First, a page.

There are many effective shooting positions, depending on the situation. Pistol shooters may need to learn only one or two shooting positions, or many. As for the individual positions themselves, they can vary—from simple to complex. Regardless of the difficulty of a specific position, the process for mastering each one is the same.
Consistency is critical. Strive to assume each pistol shooting position in the exact same way every time.
These five steps will help you build a solid platform from which to apply all pistol shooting fundamentals.
The first step in learning a shooting position is to study the position. This means knowing what is involved in the position, how it is assumed, and its purpose.
The second step is to practice the position without a pistol. Just about every shooting position places special demands upon the shooter in terms of balance, coordination, hand and foot placement—and more. Practicing these aspects of the position without a pistol simplifies things, breaking the learning process into a number of steps that build upon each other.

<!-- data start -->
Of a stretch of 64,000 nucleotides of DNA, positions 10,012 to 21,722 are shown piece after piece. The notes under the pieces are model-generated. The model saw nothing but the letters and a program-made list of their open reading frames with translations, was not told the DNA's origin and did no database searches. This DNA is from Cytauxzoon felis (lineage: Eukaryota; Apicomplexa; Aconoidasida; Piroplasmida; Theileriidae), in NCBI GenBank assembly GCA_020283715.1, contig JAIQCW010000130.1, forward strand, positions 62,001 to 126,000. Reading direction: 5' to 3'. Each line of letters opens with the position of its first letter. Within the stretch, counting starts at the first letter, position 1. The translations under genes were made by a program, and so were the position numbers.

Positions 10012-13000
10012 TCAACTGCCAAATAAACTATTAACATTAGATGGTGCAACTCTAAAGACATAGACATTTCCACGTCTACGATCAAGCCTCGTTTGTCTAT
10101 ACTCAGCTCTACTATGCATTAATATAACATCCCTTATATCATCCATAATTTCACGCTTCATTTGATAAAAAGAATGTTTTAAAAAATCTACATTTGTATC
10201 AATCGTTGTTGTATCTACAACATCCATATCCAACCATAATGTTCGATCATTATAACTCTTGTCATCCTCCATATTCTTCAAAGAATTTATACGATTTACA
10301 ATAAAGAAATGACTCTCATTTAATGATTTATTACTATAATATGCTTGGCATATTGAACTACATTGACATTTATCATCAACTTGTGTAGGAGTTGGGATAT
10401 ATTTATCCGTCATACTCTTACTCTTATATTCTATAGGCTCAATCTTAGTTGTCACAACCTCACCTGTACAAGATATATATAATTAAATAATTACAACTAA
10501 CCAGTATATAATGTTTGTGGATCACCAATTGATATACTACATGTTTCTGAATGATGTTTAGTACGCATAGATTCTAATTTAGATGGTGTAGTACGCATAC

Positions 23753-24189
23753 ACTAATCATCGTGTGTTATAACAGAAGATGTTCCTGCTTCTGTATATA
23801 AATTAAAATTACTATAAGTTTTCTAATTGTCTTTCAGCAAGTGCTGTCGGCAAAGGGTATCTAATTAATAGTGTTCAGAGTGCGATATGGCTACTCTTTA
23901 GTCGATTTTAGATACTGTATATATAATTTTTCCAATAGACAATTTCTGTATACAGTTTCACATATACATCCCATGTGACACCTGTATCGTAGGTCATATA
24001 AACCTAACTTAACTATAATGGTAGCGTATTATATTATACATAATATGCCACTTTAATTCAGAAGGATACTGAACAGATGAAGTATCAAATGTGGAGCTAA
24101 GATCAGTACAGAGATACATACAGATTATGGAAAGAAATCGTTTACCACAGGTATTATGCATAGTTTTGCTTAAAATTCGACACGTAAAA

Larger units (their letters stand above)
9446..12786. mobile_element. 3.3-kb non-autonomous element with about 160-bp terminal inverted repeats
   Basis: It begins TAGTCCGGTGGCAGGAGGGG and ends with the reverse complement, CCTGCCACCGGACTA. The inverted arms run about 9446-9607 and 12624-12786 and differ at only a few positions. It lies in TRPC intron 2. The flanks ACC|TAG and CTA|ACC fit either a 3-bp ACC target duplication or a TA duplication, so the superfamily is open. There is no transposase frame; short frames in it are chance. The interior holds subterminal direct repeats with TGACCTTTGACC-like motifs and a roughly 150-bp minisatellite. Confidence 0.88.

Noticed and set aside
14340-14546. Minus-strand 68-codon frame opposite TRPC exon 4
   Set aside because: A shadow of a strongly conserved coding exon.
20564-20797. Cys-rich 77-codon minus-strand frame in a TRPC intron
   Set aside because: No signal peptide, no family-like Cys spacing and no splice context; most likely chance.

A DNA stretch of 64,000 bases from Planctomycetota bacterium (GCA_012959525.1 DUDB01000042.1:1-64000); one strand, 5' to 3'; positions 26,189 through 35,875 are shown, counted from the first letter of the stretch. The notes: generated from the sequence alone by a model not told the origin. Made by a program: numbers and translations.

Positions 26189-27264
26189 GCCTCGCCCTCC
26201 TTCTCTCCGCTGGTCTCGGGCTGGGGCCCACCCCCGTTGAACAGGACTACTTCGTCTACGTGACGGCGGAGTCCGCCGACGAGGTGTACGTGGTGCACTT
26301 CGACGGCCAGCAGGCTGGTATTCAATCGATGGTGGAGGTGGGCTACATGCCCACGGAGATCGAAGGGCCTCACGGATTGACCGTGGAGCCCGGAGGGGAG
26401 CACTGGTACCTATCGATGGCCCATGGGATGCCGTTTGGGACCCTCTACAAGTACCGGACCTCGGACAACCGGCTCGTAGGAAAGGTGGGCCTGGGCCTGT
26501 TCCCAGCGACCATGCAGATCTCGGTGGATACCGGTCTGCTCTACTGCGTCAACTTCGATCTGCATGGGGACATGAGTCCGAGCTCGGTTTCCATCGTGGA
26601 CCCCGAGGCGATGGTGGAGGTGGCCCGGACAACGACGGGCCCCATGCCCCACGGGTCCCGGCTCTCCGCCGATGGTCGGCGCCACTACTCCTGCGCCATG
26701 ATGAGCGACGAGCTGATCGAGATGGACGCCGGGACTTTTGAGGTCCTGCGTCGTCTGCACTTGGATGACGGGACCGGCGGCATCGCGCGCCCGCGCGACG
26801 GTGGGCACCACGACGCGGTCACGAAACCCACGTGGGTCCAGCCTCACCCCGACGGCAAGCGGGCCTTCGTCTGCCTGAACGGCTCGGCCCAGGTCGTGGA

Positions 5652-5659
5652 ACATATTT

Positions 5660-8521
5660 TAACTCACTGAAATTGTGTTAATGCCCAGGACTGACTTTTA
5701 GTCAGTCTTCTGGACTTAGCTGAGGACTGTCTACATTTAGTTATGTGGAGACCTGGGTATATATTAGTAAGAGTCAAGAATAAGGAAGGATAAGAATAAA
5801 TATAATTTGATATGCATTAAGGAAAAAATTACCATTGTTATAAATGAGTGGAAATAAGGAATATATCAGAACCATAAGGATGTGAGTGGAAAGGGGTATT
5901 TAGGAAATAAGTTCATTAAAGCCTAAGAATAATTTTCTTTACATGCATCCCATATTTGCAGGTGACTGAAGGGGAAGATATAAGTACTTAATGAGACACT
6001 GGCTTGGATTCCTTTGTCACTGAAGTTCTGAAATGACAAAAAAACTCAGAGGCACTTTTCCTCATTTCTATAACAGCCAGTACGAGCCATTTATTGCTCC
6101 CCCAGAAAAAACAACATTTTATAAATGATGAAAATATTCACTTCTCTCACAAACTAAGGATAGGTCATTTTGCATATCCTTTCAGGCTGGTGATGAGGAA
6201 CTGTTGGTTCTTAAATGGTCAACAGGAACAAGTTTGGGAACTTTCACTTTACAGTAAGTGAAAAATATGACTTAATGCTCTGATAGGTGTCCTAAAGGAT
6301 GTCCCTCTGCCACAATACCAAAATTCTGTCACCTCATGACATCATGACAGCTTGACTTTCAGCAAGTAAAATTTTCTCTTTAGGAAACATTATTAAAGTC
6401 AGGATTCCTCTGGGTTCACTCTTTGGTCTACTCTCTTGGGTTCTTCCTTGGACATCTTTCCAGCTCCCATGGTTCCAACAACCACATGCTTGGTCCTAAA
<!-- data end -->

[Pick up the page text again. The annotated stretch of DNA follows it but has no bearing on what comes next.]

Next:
Next, practice the position with an unloaded pistol. Any shooting position can effectively be practiced using an empty gun in the dry-fire mode, with care taken to observe all dry-firing safety rules. (Read this article for information on dry-fire practice for competitive pistol shooting.)
During dry-fire practice, align the position with the target. Each shooter will have a different alignment with the target for each shooting position. Perform the Natural Aiming Area exercise (described here) with every shooting position learned.
Once the position has been acquired using an empty gun, test the position with live ammunition. Live-fire testing will reveal if there are aspects of the position—as well as the shooting fundamentals—that need to be corrected.
All bullseye shooting is done using a one-handed standing position.
As a pistol shooter taking the initial steps, it’s best to focus on benchrest positions and the two-handed Isoceles shooting position. These positions should suffice for the great majority of shooting activities in which the novice will take part, outside of prospective bullseye (precision) pistol shooters, who should focus on building a solid one-handed position.